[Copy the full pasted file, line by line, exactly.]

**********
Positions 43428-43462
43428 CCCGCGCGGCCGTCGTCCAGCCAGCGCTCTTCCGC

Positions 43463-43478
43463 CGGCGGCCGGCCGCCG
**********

Positions 43428-43462
43428 CCCGCGCGGCCGTCGTCCAGCCAGCGCTCTTCCGC

Positions 43463-43478
43463 CGGCGGCCGGCCGCCG